Immigration Study Guide: Week Two
Faith Development, Immigration

The History of (Im)migration in the U.S.


  • To encourage participants to see the immigration issue from perspectives other than from the legacy of colonialism
  • To think about what it means to be considered “American”

Learning Objectives

  • Understand the history of migration to what is now called the United States
  • Understanding how immigration policy has been tied to race/ethnicity

Handouts for Week Two

  1. 2.1 A Native American Perspective On Immigration (PDF)
  2. 2.2 Story from the Tohono Odham Nation (PDF)
  3. 2.3 A Very Brief Primer on U.S.-Mexican History (PDF)
  4. 2.4 Ten Anti-Immigrant Quotes That Sound...Familiar (PDF)
  5. 2.5 White By Law—Requirement for Becoming “American” (PDF)


5” Chalice Lighting and Opening Reading

10” Check-in

20” Activity 1: U.S. History: Through Whose Eyes?

20” Activity 2: Immigration and Ethnicity Timeline

20” Activity 3: Becoming “American”

10” Debrief

5” Closing

Chalice Lighting and Opening Reading

Not like the brazen giant of Greek fame,
With conquering limbs astride from land to land;
Here at our sea-washed, sunset gates shall stand
A mighty woman with a torch, whose flame
Is the imprisoned lightning, and her name
Mother of Exiles. From her beacon-hand
Glows world-wide welcome; her mild eyes command
The air-bridged harbor that twin cities frame.
"Keep ancient lands, your storied pomp!" cries she
With silent lips. "Give me your tired, your poor,
Your huddled masses yearning to breathe free,
The wretched refuse of your teeming shore.
Send these, the homeless, tempest-tost to me,
I lift my lamp beside the golden door!"

—Emma Lazarus, The New Colossus


Participants are invited to share where they are spiritually/emotionally with respect to the class.

Activity 1: U.S. History: Through Whose Eyes?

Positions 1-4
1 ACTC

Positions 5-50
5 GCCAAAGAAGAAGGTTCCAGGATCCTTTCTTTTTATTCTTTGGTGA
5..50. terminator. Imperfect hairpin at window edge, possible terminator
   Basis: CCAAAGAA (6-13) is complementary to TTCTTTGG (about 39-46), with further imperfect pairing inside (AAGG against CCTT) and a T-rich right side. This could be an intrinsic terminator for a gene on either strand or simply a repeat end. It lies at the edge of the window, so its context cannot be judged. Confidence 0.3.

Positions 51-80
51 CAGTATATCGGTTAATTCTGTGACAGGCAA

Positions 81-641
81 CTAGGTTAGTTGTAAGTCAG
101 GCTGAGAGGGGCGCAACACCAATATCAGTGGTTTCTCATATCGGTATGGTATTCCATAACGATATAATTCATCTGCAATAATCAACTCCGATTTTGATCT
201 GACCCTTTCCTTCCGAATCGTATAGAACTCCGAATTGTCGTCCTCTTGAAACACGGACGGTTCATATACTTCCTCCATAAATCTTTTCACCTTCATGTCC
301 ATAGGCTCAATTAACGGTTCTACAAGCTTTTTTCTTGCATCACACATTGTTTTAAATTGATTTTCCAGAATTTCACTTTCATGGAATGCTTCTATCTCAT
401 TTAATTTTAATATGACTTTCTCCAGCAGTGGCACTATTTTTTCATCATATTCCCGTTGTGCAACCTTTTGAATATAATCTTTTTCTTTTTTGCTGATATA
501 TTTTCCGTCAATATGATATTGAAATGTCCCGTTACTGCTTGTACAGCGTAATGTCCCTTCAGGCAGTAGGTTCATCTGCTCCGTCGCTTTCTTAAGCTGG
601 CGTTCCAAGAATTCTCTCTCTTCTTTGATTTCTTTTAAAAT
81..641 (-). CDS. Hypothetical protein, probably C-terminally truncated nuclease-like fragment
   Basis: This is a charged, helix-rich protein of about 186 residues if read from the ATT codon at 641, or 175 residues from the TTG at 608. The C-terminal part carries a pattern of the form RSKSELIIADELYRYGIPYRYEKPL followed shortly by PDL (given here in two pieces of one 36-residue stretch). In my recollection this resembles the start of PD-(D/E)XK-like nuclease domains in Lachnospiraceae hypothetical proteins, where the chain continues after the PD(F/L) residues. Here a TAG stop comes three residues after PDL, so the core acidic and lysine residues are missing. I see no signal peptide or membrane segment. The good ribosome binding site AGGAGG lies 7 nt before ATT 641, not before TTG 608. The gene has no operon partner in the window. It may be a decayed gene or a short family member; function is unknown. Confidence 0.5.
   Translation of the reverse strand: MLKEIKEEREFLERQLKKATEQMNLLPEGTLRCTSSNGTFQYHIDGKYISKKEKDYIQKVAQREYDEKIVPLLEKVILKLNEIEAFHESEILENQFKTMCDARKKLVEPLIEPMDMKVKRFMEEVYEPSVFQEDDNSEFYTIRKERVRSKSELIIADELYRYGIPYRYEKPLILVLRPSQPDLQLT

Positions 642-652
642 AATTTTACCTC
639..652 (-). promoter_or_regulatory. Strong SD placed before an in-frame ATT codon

Discussion to be held with the group as a whole: In handout 2.1, the author talks about a television commercial that starts with “an image of white people, then it moved on to African Americans, Latinos and finally Asians.” In many ways, the ad mirrors the narrative that is taught in our U.S. history classes. What are the assumptions underlying this version of history? From whose perspective is it being told? How might a Native American tell the story? An African American? A Latino/a American? What would the commercial look like that tried to balance different points of view?

Activity 2: Immigration and Race Timeline

Workshop facilitator(s) choose(s) dates from the links below to create a timeline, written on poster paper and put up in the room. (Create the timeline beforehand.) Pay special attention to the relationship between race and immigration policy. A quick way to add dates is to copy them from the websites into a Word file, print and cut them out, and paste them onto the wall. Add dates about the history of your church. Leave space for members of your congregation to write when they or their fore-parents entered the United States, and post photos if they have them.

Invite participants to share "How long has their family been in the U.S.? From where? Why did they come?"

Activity 3: Becoming “American”

Discussion to be held with the group as a whole: Every generation of immigrants to the U.S. has faced resistance from those who were already here. Historically speaking, these groups have eventually come to be accepted as “American.” Who are the groups who are facing resistance in the U.S. now? It used to be law that one had to be recognized as “white” to be “American.” Since that is no longer the case, what does it mean to be “American”? What are the attributes?


Participants are invited to share anything that strongly moved them during the session.

Closing Reading and Extinguishing the Chalice

Patriot, by Alice Walker

Handouts for Week Three

Further Study

To explore the topics covered in this session, as well as related topics, see the resources listed in section II.B (PDF, 11 pages) of the study guide.

For more information contact

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